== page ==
As noted above, the device 10 may be used in a pacing mode to deliver a low frequency signal via the electrodes 122 to verify that the ablation has provided a satisfactory conduction block or other sufficient amount of electrical resistance in the tissue. By way of example only, such pacing may include the stimulation of the tissue with a pulsed current via the electrodes 122 of the pacing tip 100. In the context of use on heart tissue, if the heart does not respond to an initial pulsed current, the current may be increased until the heart responds to the stimulation. A response to stimulation may be detected using, by way of example only, an ECG, visual observation to detect an increase in heart rate, and/or by using any other suitable technique. Accordingly, it will be appreciated that, after placing an ablation line on the tissue, the user may verify sufficient conduction block by showing that the heart does not respond to the stimulus when placed on the other side of the electrically isolated line. By way of example only, the pacing signal may be anywhere from between approximately 1.0 to 2.5 Hz, at approximately 0.5 to 10.0 volts, with a current ranging from approximately 0.1 mA to 20.0 mA, at a 500 ohm load. In one embodiment, a signal is varied between approximately 1 to 2 Hz and approximately 0.5 to 2.0 volts. Other signal parameters suitable for pacing may be used, as will be apparent to those of ordinary skill in the art.

While the present example discusses the use of the device 10 to perform pacing, it will be appreciated that a variety of other devices may be used to perform pacing. In particular, like device 10, these other devices may be capable of performing both ablation and pacing, with or without modification of the structure of such devices. For instance, a bi-polar clamp used for ablation may also be used for pacing. By way of example only, any of the bi-polar clamps disclosed in U.S. Non-Provisional patent application Ser. No. 11/254,075, entitled “Articulated Bi-Polar Clamp,” filed Oct. 19, 2005, the disclosure of which is incorporated by reference herein, may be used to perform pacing in a manner similar to that described above.

In a high frequency stimulation mode, the device 10 may be used to identify specific anatomical structures, including but not limited to terminations of the sympathetic and parasympathetic nervous systems located in the fat pads on and around the heart. Examples of such structures are shown in FIGS. 8 and 9, which depict portions of a heart 600. In particular, FIG. 8 shows the right atrium 602 with superior vena cava 610 and inferior vena cava 612; the left atrium 604 with right superior pulmonary vein 608 and right inferior pulmonary vein 606; and Waterston's groove 622. FIG. 9 shows the left ventricle 603, the left atrium 604 with left atrial appendage 605, left superior pulmonary vein 616, left inferior pulmonary vein 618, and Ligament of Marshall 620; and pulmonary artery 614. FIGS. 8 and 9 also depict autonomic ganglia, which are present on the epicardial surface of the right atrium 602 and left atrium 604, and comprise the anterior right ganglionated plexus 626, the superior left ganglionated plexus 634, the inferior right ganglionated plexus 628, the inferior left ganglionated plexus 636, the SVC-RA ganglionated plexus 630, and the crux ganglionated plexus 624. As shown, the anterior right ganglionated plexus 626 is located anterior to the right pulmonary veins 606, 608. The superior left ganglionated plexus 634 is located between the superior surface of the left atrium 604 (near the base of the left superior pulmonary vein 616) and the pulmonary artery 614, in close proximity to the site of insertion of the Ligament of Marshall 620 into the pericardium. The inferior right ganglionated plexus 628 is located inferior to the right inferior pulmonary vein 606, at the bottom of the antrum of the right pulmonary veins 606, 608. The inferior left ganglionated plexus 636 is located inferior to the left inferior pulmonary vein 618, at the bottom of the antrum of the left pulmonary veins 616, 618. The SVC-RA ganglionated plexus 630 is located at the medial aspect of the junction of the superior vena cava 610 and right atrium 602. The crux ganglionated plexus 624 is located at the crux of the heart 600 between the right atrium 602 and left atrium 604, close to the coronary sinus ostium (not shown) and inferior vena cava 612. Those of ordinary skill in the art will appreciate that the locations of the ganglionated plexi 626, 628, 630, 632, 634, 636 may vary somewhat relative to FIGS. 8 and 9 for a given patient. Furthermore, it will be appreciated that, using high frequency stimulation, the device 10 may be used to identify or localize these ganglionated plexi 626, 628, 630, 632, 634, 636.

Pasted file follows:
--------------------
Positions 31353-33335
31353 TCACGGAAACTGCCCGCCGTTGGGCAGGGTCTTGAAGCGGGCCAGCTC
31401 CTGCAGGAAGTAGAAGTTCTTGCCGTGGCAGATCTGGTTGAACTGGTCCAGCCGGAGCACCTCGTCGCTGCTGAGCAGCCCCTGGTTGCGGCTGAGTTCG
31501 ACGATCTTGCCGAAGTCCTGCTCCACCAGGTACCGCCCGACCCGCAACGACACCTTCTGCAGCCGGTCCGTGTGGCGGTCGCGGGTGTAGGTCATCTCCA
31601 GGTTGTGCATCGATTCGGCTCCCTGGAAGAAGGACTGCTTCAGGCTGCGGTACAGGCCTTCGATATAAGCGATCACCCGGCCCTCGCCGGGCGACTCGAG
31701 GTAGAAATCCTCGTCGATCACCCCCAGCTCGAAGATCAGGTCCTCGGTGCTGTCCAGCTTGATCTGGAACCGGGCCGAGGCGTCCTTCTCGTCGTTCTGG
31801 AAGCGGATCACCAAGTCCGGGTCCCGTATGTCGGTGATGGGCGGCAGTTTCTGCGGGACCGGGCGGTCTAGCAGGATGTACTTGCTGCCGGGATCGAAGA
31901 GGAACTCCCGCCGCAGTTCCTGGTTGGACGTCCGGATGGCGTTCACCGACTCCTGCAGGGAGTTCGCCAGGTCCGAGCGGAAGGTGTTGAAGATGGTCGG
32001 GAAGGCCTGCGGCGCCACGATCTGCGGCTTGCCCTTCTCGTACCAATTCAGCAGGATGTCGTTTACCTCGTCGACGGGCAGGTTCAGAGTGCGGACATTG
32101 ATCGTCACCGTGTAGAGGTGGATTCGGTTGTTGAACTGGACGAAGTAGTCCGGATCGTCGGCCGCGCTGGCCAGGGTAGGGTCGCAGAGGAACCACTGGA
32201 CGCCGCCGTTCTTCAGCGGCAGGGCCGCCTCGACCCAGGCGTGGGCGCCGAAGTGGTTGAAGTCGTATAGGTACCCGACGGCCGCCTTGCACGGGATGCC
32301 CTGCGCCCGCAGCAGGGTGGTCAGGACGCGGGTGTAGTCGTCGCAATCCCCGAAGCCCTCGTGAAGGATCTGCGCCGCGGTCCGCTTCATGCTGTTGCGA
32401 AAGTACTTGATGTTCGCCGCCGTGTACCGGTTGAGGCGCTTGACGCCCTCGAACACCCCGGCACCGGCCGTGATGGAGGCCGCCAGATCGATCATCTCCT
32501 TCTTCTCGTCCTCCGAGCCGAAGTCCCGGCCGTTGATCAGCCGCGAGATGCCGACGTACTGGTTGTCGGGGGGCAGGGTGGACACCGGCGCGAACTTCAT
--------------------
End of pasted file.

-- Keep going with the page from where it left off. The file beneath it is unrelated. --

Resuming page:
By way of example only, the stimulation signal used to identify the ganglionated plexi 626, 628, 630, 632, 634, 636 may be anywhere from between approximately 13 to 25 Hz, at approximately 1 to 12 volts, with a current ranging from 2 to 24 mA, at a 500 ohm load, with a pulse width between approximately 0.02 and 9 ms. In one embodiment, a signal is varied between approximately 15 to 20 Hz at approximately 10 volts. Other signal parameters suitable fir stimulation may be used, as will be apparent to those of ordinary skill in the art. When administered close to or adjacent to a ganglionated plexus 626, 628, 630, 632, 634, or 636, a stimulation signal may produce a vagal response identified by a marked lengthening of the R-R interval during atrial fibrillation.